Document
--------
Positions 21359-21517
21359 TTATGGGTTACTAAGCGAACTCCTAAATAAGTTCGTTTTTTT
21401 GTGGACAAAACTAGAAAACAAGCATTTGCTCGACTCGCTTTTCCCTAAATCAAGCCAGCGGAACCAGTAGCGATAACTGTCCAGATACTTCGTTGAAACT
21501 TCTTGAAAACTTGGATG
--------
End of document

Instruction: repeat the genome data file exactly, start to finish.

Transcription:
Positions 21359-21517
21359 TTATGGGTTACTAAGCGAACTCCTAAATAAGTTCGTTTTTTT
21401 GTGGACAAAACTAGAAAACAAGCATTTGCTCGACTCGCTTTTCCCTAAATCAAGCCAGCGGAACCAGTAGCGATAACTGTCCAGATACTTCGTTGAAACT
21501 TCTTGAAAACTTGGATG